Friday, April 22, 2011

Just Another Day?

Do you remember what you were doing on Earth Day 1970? That was the first national gathering of the environmentally concerned. Some of you might have still been in diapers, or not yet born, so here's the official history.

I was at the University of Michigan in 1970, and that campus was/is renown for activism and protests. I don't recall the exact details, but I'm sure I was into doing something. Our American Indian group, American Indians Unlimited, took Earth Day quite seriously; I remember a bumper-sticker we all had on our cars: "America: Love It or Give it Back". I also worked at the School of Natural Resources for Dr. Richard Duke who was involved in building one of the first social and environmental computer simulations for city planners. (Think prototype for Sim City)

Earth Day was originally a U.S. phenomenon, but has spread to global recognition. Yet in the ensuing forty years it doesn't seem that much has happened on the "Love Earth" campaign. Along with the natural calamities striking areas around the world, the national economics of many countries have restricted Earth's management to isolated areas, and education--what the original Earth Day was all about--has more of a "preaching to the choir" aspect rather than effectively reaching the masses.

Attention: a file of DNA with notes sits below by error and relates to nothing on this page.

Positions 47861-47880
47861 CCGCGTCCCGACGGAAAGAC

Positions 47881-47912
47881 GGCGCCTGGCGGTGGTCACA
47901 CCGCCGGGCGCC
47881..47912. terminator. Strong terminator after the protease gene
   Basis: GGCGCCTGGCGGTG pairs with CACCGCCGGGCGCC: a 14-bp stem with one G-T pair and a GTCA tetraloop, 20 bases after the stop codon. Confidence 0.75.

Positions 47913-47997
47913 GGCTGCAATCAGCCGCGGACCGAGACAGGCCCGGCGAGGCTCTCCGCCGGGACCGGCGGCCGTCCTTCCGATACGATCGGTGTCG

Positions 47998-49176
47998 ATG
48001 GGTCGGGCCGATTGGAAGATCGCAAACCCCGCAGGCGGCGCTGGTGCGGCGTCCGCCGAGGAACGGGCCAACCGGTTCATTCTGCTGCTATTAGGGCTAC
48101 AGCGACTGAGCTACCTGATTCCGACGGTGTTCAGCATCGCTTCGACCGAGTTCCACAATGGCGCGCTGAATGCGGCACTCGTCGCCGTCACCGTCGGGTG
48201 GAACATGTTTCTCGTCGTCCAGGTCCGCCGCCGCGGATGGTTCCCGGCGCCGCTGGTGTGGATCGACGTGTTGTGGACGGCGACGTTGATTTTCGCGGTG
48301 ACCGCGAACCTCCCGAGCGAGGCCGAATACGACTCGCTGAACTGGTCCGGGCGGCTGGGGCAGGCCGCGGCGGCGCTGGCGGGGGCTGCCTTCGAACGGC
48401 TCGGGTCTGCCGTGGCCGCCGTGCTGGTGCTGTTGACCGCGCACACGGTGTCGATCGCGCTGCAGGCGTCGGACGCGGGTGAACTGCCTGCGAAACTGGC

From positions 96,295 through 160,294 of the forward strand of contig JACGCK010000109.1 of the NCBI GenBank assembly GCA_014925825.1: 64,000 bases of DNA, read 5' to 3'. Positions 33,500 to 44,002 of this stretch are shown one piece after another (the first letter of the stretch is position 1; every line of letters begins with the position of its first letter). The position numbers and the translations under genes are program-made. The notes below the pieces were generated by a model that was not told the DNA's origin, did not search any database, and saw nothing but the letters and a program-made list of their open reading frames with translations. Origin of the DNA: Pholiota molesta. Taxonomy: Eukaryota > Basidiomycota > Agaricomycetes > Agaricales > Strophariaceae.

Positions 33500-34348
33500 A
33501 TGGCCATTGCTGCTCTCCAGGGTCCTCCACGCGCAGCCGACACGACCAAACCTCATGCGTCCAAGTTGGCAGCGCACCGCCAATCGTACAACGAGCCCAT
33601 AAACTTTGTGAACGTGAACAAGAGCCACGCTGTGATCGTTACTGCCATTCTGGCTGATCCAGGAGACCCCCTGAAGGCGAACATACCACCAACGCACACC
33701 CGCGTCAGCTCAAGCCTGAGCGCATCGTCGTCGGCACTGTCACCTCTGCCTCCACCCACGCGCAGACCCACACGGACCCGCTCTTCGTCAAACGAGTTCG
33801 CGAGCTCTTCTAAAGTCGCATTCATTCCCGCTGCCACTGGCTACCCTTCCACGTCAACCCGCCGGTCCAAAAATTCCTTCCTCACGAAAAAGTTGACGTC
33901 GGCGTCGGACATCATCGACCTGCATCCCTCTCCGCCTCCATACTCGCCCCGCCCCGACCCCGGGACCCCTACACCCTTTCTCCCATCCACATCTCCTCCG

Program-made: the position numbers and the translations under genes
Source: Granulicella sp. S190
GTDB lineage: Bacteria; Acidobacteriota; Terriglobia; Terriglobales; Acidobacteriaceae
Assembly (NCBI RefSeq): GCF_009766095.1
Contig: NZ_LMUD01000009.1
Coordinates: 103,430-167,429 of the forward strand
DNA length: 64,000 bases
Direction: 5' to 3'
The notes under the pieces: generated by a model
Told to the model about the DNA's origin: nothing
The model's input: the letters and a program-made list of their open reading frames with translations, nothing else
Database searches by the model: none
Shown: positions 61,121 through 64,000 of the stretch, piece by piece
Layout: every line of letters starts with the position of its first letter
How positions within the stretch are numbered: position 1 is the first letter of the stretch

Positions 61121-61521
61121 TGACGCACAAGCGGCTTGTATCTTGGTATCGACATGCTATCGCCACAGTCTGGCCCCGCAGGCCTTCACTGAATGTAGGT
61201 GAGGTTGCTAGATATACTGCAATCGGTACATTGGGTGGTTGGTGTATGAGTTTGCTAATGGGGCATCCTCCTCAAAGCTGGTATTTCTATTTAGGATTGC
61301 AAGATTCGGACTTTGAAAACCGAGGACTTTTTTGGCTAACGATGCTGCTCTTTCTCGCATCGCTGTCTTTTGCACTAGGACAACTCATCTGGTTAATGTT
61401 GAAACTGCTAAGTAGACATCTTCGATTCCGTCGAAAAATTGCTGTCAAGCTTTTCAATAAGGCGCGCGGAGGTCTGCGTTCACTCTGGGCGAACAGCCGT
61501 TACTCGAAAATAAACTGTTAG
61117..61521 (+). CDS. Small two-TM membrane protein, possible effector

With Earth Day, are we merely keeping up appearances by adding yet another "special" day to the calendar? I will contemplate this as I make my once-a-week trip to town; I'll recycle my paper, tin, cardboard and glass while I'm there--something I do every month, not just once a year (Getting rid of plastic is a bimonthly event; our area population isn't large enough to have a full-time plastics recycle center). As usual, I'll have groceries packed in my reusable bags and check the air in my tires to get the maximum gas mileage from my efficient four-cylinder car.